However, I think the Lumos Ultra’s LED array isn’t going to cut it as your only set of lights. It, and the other Lumos helmets, are best used in combination with your other lights to beef up your “to be seen with” lighting. This is especially true if you ride with daytime lights. While Lumos doesn’t claim a specific light output figure in lumens, the front LED array simply isn’t bright enough as a light “to see with,” nor does it have enough in the optics department to provide a focused, long-throw beam, and none of the modes actually raises the emitted light output.

I still maintain that your front light should output a minimum of 600 lumens to be truly usable. However, the Ultra does put additional light at head/eye level, improving your visual “verticality” and increasing the odds of you being identified as a human being. And any improvement in that area counts.

One other point of contention is comfort and ventilation, which I’ve already mentioned in passing. The Ultra simply isn’t going to be the airiest helmet around, although given its tech loadout, it’s commendable that its cooling performance is roughly equivalent to the Lazer Blade MIPS, if not marginally better. A one-hour late afternoon ride at 32 degrees Celsius heat will yield sweat, which the brow pad is a little lacking to fully address without getting saturated. That said, it’s airy enough at speed and it was easy to forget about wearing the Ultra on my head, which is a good thing.

Finally, there are additional functionalities which make themselves available if you get the confusingly named Lumos Remote. With that, the Ultra should gain the ability to act as a brake light array. While it’s a nice extension of present functionality, I’ll reserve comment on that as I wasn’t able to test it properly.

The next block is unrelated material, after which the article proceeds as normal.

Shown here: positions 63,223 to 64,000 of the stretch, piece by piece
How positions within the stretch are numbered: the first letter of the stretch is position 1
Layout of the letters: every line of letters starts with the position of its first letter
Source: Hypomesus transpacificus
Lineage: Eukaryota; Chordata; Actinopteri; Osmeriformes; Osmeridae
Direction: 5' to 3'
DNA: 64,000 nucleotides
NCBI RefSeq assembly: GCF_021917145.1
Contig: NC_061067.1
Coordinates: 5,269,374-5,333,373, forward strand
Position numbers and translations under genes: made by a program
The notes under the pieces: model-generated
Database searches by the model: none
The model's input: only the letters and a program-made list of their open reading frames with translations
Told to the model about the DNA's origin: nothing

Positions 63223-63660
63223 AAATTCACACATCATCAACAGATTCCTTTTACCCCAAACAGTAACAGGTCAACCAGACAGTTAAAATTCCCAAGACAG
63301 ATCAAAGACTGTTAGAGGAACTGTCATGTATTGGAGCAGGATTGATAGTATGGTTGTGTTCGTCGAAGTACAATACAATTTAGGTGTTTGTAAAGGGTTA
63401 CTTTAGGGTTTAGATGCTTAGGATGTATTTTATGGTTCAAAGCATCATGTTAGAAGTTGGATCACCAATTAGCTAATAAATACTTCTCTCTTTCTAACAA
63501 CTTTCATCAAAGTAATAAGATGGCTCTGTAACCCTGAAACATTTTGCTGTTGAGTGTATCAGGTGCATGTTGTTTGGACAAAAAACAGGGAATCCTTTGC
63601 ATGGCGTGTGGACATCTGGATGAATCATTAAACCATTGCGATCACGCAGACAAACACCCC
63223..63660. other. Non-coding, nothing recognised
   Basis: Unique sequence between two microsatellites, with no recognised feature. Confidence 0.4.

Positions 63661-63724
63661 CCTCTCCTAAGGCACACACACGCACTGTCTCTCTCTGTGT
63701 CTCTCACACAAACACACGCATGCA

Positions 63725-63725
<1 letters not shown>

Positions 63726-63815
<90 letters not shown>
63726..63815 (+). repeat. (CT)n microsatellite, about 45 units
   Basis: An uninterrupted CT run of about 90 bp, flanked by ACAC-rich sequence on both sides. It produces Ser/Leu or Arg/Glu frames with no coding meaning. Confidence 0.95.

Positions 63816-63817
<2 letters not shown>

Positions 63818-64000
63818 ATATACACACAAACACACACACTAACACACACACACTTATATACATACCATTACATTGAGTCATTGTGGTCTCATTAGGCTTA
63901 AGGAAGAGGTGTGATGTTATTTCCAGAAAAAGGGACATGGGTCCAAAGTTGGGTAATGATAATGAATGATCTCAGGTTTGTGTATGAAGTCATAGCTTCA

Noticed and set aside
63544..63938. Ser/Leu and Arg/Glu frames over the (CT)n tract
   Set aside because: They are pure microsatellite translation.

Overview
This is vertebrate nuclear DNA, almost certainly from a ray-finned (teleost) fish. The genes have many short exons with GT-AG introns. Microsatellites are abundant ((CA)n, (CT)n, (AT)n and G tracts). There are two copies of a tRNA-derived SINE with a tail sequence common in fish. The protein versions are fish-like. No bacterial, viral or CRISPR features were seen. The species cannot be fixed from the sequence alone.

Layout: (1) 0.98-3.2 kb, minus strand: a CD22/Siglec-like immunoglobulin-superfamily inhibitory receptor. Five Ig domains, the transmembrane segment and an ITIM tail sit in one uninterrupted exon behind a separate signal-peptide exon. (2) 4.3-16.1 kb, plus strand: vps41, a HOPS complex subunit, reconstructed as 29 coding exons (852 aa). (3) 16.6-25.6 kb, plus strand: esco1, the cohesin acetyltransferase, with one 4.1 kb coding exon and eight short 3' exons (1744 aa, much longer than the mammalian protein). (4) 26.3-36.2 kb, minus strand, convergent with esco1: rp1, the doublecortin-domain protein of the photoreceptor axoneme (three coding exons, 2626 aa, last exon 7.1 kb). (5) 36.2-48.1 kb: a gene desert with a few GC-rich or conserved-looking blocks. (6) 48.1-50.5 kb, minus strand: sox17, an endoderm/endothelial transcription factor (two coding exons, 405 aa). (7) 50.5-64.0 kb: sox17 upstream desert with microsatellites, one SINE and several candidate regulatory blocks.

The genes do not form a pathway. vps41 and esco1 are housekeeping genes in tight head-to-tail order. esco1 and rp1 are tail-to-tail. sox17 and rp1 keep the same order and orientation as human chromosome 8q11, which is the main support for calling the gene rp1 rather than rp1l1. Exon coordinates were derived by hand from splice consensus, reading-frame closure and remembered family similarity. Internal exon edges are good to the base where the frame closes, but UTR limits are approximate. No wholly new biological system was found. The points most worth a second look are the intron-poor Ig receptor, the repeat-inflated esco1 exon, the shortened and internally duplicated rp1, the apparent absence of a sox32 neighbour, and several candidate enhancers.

VERDICT

Adding lights to a cycling helmet, to me, is a sensible innovation and one that extends the basic safety remit. It’s great to see Lumos sticking to their guns with their core philosophy, and resisting the temptation to introduce frills such as onboard audio and calls via Bluetooth. Functionality like that sounds pretty darn stupid to me, and can detract from the hyper-awareness needed to ride a bicycle safely in environs that aren’t cyclist-friendly. (And yes, I’m talking about Metro Manila still; despite the much-ballyhooed 340 km “network” of bicycle lanes, I think most of them are still pretty pathetic excuses of their purpose. But I digress.)

One thing I see that Lumos can improve on is the handlebar remote for the turn signals, which is really a flat-handlebar item in current form. On a drop-handlebar road bike, the current unit is only really operable with your hands on the tops, close to the stem, where most folks don’t really have access to shifting or braking. I feel that a supplementary remote for drop handlebars that can go on both left and right control lever hoods would make the turn signal activation much better.

The Ultra feels like a natural refinement of Lumos’ basic concept, but aimed squarely towards road cyclists. Sure, it can be refined further in future, but for the $150 price Lumos is asking for a MIPS-equipped unit now, it’s quite hard to fault and it’s a reasonably good deal. A similar amount of money can get you, say, a Giro Syntax – and while it’s lighter, it doesn’t have the LED lighting tech that this does, and there are helmets out there that are vastly more expensive than this, but don’t deliver the same value proposition.

For me, the Lumos Ultra helmet itself is very good, and deserves to find a home with cyclists who understand and fit with its designed use case.